Herbs for health

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Chinese soups with herbs tantalize taste buds with their flavors and medicinal properties


A bowl of steaming double-boiled crocodile and coconut soup at Ngan Dinh Restaurant in Ho Chi Minh City's District 5.

What's in a bowl?

Lots. Especially if it is a bowl of Chinese soup. There's flavor, of course, and sumptuousness. And there is the oft-forgotten raison d'etre of food nutrition.

A bowl of Chinese soup is typically full of herbs, which are very high in medicinal value.

"Chinese herbs such as Ä‘ảng sâm (codonopsis pilosula root), dương quy (radix angelicae sinenesis), hoài sơn (rhizoma dioscoreae), kỉ t(Chinese wolfberries), nhãn nhc (arillus longanae) and táo tàu (jujube or red date) are very good for health.

Over centuries, the Chinese have perfected the art of making delicious, healthy soups," says Yeung Loi Ming, chef at Kabin Chinese Restaurant in Renaissance Riverside Hotel Saigon in District 1.

Đảng sâm is known as the poor man's ginseng it helps lower blood pressure, increase red and white blood cell count, strengthen the immune system and aid digestion.

Hoài sơn enhance vigor, promotes muscle growth, repairs worn-out tissue, and restores strength after a long-term illness. Jujube or red date is believed to relieve stress.

Soups have been an integral part of Chinese food history for centuries. They have been a staple in royal kitchens through many dynasties. For the poor, soups have represented warmth and medicinal value.

While the rich traditionally use bear's hand or copperhead snake's tail as main ingredients, the common man stews their herbed soup with chicken, pork and vegetables.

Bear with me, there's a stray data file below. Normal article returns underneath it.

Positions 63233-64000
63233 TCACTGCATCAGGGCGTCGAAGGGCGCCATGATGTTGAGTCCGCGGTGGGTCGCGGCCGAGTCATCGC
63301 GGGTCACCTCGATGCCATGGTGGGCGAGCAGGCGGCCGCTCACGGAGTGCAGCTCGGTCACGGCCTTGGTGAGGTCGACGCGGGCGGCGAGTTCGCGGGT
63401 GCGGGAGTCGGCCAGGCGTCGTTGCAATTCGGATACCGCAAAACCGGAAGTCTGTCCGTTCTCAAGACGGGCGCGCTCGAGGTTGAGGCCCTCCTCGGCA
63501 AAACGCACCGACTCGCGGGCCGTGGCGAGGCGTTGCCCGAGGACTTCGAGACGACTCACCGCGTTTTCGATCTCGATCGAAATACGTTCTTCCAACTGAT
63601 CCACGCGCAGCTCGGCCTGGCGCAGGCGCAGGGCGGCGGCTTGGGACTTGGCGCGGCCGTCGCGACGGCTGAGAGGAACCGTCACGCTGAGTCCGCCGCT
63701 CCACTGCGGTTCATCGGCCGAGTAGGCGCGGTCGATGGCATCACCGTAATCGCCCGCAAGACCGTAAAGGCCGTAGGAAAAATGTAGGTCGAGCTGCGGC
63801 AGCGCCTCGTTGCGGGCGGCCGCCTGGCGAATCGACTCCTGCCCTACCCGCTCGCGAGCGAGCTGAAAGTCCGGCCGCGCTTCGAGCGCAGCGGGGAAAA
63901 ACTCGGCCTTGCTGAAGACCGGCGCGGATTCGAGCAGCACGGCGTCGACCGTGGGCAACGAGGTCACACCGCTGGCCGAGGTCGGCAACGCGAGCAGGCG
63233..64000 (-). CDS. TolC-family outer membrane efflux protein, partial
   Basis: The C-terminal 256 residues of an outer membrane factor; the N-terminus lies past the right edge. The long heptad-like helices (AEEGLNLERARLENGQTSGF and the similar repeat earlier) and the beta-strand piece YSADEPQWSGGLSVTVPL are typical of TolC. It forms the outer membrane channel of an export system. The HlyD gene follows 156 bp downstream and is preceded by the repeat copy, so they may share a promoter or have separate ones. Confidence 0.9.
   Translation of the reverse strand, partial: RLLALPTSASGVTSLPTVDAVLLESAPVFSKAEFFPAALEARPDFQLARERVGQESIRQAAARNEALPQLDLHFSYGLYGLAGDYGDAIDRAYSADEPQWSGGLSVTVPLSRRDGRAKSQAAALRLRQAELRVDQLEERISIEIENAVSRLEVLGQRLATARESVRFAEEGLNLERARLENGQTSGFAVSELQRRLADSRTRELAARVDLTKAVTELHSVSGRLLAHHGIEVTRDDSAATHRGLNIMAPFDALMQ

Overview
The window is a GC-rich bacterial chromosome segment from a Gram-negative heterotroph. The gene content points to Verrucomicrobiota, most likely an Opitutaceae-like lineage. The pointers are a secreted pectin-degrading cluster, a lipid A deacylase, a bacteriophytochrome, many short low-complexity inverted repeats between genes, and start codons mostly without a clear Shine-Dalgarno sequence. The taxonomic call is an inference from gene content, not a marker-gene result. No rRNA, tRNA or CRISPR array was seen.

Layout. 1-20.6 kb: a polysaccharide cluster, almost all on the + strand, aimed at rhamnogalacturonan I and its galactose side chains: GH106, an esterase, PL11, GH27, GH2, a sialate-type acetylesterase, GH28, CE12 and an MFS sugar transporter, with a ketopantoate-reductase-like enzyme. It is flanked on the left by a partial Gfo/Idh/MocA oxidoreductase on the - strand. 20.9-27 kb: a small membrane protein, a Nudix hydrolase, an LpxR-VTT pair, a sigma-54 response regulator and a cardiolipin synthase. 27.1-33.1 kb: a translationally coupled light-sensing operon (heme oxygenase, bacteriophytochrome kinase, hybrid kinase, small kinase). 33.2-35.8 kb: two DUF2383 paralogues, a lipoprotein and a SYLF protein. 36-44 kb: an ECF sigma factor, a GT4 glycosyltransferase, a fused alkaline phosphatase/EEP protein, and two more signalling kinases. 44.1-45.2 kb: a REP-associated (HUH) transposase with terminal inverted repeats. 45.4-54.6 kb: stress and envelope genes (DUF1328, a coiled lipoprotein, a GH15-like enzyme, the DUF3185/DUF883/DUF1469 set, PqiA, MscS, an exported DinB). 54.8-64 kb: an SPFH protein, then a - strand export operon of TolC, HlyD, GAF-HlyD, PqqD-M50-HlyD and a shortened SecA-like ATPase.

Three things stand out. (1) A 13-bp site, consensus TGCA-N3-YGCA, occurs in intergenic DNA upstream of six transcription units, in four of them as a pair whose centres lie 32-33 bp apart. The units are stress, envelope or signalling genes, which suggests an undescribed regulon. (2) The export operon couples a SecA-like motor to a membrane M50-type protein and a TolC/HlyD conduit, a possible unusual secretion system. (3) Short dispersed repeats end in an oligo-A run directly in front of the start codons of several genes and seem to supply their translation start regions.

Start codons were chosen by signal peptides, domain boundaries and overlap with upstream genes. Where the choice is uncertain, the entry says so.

Chinese soups are often stewed through the day in double boilers or slow cookers to imbue the meat with the spice and pungency of herbs and bring out all the delicious flavors.

Silkie soup

There are many variations of traditional Chinese soups but gà ác tim thuốc bc (slow cooked silkie chicken with herbs) is the most popular.

The dark blue meat of silkie chicken is well-known in gourmet circles around the world, and commonly used in Chinese soups in restaurants.

To make a soup with silkie meat and Chinese herbs, combine the silkie chicken with herbs such as codonopsis pilosula root, radix angelicae sinenesis, rhizoma dioscoreae, Chinese wolfberries, arillus euphoriae longanae and jujube.

Another traditional soup is mì vịt tim (egg noodle soup with stewed duck).

To make this soup, a duck is first stuffed with ht sen (lotus seed), bch qu (ginkgo nut), c năng (water chestnut), nm kim châm (enoki mushrooms) and nm Ä‘ông cô (shiitake mushrooms), and left to marinate.

The meat is then fried on the outside and stewed on low heat until it becomes tender. The duck meat is served with noodles. The egg noodle and stewed duck soup is usually served on important occasions such as weddings.

The herbed duck soup pairs well with boiled baby bok choy and papaya pickle.

Modern variations

More modern versions of the soup include quail or pigeon stewed with arillus longanae, jujube and Chinese wolfberries.

The meat and herbs are stuffed into a coconut shell and cooked in a double-boiler. The finished soup has the aroma of coconut flesh.

Another popular soup is the chicken soup in watermelon. Chicken meat, along with water chestnuts, carrots, jujube, lotus seeds and wood ear mushrooms is stuffed into the shell of a water melon. Coconut and watermelon juice added to the soup give a distinctive sweetness to the soup.

Chinese soups are available in Ho Chi Minh City in Cho Lon, known as China Town in District 5, and on Nguyen Tri Phuong Street (District 5), Phan Xich Long Street (District 11), and Cao Thang Street (District 3).

They are also on the menu in luxury restaurants such as Huy Long Vien at 99 Nguyen Du Street, Shang Palace at 17-19 Ly Tu Trong Street, and Kabin Chinese Restaurant at 8-15 Ton Duc Thang Street, all in District 1. Prices vary between VND45,000- 70,000.

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